Tel Aviv University
Tel Aviv University - Carlo Strenger (Dept of Psychology)
compares Israel with Nazi Germany
Similarly, in the 1920s Germans felt humiliated
by the Versailles treaty, and their already weak economy could not
withstand the onslaught of the Great Depression. As a result, the
theory that a Jewish conspiracy had brought down Germany became ever
In Israel, there are currently two main
variations on the theme of conspiracy. Netanyahu's main story line
is that Israel is being delegitimized and that its very existence is
called into question. He keeps repeating that the global criticism
of Israel has nothing to do with the settlements, nor with the
stalled peace process. Since the world doesn't accept Israel's
existence, it doesn't matter what Israel does: it will be isolated
and under criticism.
Israel is trapped in paranoid vicious
As Netanyahu continues to explain criticism of Israel's
settlement policy as a conspiracy to delegitimatize the Jewish
state, hatred turns on a real or imagined enemy - Israeli Arabs.
By Carlo Strenger
The rise of racism and xenophobia in Israel has been a favorite
topic among pundits over the last few weeks, and for good reason,
because the phenomenon is worrying. The causes have been
well-analyzed: the fragmentation of Israeli society, the lack of a
common culture and ethos, and of course Israel's growing
This is the type of situation in which right-wing movements
flourish: They take the confusion engendered by complex factors, and
they resolve the problem by creating a conspiracy theory that
When faced with an intractable problem, right-wing politicians
single out an easily identifiable group to be the scapegoat. This is
the essence of what psychoanalyst Wilfred Bion called paranoid
This has been true for all societies, and we Jews should know
this well. Anti-Semitism rose steeply in the 13th century because of
the bubonic plague. At the time, people didn't understand the real
reason behind the deaths: a rise in urbanization. So they developed
conspiracy theories, for example that Jews had poisoned water wells.
Similarly, in the 1920s Germans felt humiliated by the Versailles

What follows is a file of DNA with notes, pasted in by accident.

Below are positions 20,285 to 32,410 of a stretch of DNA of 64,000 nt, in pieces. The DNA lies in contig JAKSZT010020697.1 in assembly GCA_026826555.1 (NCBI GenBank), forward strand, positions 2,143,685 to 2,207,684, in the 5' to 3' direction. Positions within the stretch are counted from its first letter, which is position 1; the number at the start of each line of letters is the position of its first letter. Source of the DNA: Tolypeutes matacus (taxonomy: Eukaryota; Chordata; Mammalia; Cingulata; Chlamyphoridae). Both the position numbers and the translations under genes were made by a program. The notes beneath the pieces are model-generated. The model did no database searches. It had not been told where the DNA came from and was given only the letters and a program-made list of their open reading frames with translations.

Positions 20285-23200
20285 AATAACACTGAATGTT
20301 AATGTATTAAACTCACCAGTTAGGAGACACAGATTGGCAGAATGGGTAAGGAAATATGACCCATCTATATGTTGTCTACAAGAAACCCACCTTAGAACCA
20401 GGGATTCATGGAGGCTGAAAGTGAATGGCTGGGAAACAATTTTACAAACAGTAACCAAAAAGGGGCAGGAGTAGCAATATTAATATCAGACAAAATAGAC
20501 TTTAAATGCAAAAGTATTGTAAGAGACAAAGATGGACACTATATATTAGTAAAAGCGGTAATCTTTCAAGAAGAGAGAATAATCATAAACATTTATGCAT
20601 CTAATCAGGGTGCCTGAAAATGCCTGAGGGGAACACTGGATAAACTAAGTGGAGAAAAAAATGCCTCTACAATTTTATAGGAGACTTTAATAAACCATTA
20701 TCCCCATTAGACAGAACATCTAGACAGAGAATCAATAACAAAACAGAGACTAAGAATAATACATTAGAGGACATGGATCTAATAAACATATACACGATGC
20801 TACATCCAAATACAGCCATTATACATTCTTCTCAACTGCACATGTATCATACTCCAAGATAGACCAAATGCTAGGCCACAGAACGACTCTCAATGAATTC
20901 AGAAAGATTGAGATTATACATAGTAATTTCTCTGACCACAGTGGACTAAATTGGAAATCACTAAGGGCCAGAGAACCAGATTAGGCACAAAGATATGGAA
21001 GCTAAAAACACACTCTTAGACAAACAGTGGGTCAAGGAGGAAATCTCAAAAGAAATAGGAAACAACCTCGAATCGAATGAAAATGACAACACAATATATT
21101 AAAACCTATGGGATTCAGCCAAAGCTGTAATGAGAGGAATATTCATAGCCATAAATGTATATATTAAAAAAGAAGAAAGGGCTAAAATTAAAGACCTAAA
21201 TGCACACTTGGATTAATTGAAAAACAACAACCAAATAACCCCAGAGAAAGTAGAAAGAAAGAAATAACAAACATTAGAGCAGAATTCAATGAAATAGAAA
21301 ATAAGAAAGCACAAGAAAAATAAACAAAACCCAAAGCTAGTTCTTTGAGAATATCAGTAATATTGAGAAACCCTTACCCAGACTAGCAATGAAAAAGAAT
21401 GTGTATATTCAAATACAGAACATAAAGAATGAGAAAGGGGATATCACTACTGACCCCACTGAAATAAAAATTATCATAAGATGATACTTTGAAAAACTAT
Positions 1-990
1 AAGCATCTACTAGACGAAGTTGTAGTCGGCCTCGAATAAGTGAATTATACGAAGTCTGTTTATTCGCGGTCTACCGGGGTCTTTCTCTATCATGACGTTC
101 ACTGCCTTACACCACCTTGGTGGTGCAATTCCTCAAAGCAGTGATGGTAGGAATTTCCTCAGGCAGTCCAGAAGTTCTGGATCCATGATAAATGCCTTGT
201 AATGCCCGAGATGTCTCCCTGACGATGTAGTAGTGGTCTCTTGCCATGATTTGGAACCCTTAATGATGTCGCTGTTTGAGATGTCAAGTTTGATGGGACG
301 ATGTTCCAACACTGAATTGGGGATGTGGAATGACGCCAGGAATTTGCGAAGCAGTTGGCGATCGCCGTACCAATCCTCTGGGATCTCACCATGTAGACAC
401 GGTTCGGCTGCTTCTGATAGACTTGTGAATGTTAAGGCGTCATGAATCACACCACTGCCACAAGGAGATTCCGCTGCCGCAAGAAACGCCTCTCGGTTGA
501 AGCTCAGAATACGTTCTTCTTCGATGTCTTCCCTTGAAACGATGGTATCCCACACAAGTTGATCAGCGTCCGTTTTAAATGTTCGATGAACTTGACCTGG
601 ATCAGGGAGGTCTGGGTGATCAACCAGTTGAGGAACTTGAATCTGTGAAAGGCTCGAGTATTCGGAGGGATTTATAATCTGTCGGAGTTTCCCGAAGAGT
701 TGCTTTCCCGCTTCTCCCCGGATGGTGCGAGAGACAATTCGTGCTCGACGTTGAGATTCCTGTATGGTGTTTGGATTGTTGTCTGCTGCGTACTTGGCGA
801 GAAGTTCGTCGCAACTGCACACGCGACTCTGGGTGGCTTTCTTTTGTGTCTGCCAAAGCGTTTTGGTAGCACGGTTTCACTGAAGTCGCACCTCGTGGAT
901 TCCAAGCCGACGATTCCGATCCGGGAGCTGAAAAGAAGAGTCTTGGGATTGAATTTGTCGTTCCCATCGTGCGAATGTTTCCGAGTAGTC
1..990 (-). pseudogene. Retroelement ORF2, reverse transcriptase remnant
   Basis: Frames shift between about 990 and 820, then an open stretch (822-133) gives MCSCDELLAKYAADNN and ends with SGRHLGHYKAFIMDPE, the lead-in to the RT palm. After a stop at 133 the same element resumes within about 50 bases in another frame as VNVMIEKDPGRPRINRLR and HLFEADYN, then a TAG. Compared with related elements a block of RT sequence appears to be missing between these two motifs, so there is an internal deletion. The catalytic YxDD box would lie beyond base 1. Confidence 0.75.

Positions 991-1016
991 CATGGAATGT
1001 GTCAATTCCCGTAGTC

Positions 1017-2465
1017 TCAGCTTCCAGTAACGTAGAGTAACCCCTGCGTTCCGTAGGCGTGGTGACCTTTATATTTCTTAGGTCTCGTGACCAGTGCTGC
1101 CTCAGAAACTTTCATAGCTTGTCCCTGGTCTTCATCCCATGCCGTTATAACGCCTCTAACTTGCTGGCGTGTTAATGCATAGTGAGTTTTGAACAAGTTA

treaty, and their already weak economy could not withstand the
onslaught of the Great Depression. As a result, the theory that a
Jewish conspiracy had brought down Germany became ever more popular.
In Israel, there are currently two main variations on the theme
of conspiracy. Netanyahu's main story line is that Israel is being
delegitimized and that its very existence is called into question.
He keeps repeating that the global criticism of Israel has nothing
to do with the settlements, nor with the stalled peace process.
Since the world doesn't accept Israel's existence, it doesn't matter
what Israel does: it will be isolated and under criticism.
Foreign Minister Avigdor Lieberman and Interior Minister Eli
Yishai are focusing on Arabs as a fifth column. Each in his own way
keeps arguing that Israel is under threat from the inside and from
the outside. Since the outside threat cannot be addressed directly,
they focus on Israel's Arabs, arguing that they are threatening
For our purposes it is irrelevant whether Netanyahu, Lieberman
and Yishai believe their own stories, and what their precise
interests are in propagating them. We are interested in the effect
of right-wing tactics. The mechanism of explaining everything
through conspiracy has one immediate psychological effect: It
channels a vague anxiety into hatred focused on a real or imagined
It creates the temporary semblance of more unity through its
mythology: "Our society is in danger, there is an external enemy,
and we now need to stick together and fight that enemy."
In the long run, this type of myth exacerbates the real problems:
Netanyahu's line that the Palestinians and Iranians are the
obstacles to peace convinces very few outside Israel. It also
doesn't help that Netanyahu keeps a foreign minister whom most
commentators and diplomats (of course never officially) see as an
The result is that the international community no longer sees
Israel as a partner for peace talks, whereas it does see the
Palestinians as constructive; hence the notion that Israel needs to
be pressured into a peace agreement is gathering momentum.
This, in turn, is used in Netanyahu's story line that the world
is delegitimizing Israel's existence. Internally the situation is
exacerbated as well. Israel's Arabs feel more and more alienated by
the hatred propagated by seculars like Lieberman and the anti-Arab
This closes the vicious circle of paranoia: Anxiety is translated
into hatred and suspicion, which disrupts communication with the
outside world and internal groups designated as enemies. This leads
to further isolation, which in turn raises anxiety even further.
The right of course has no incentive to stop this vicious circle.
The higher the anxiety, the more votes it will reap.
Where this will vicious circle end? At this point it is very
difficult to see what forces inside Israel could change the
paranoid, isolationist state of mind. Politicians are pressured into
conforming to right wing demands to fall in line in the face of
impending doom, and are desperately afraid to be seen as traitors if
they point out that there might be more cooperative modes of action.
Historically, escalation from the right leads to implosion before
sanity is regained. This was true for Italy and Germany as it was
for Serbia. In these cases, the wakeup call to sanity was triggered
by a lost war. In the case of South Africa the international
community generated ever higher pressure, until the regime
understood that it was no longer tenable.
Not long ago it seemed that a solution to the Israeli-Palestinian
conflict imposed from the outside would be a catastrophe. Given the
alternative, it is sadly ironic that international pressure toward
change is now the lesser of two evils.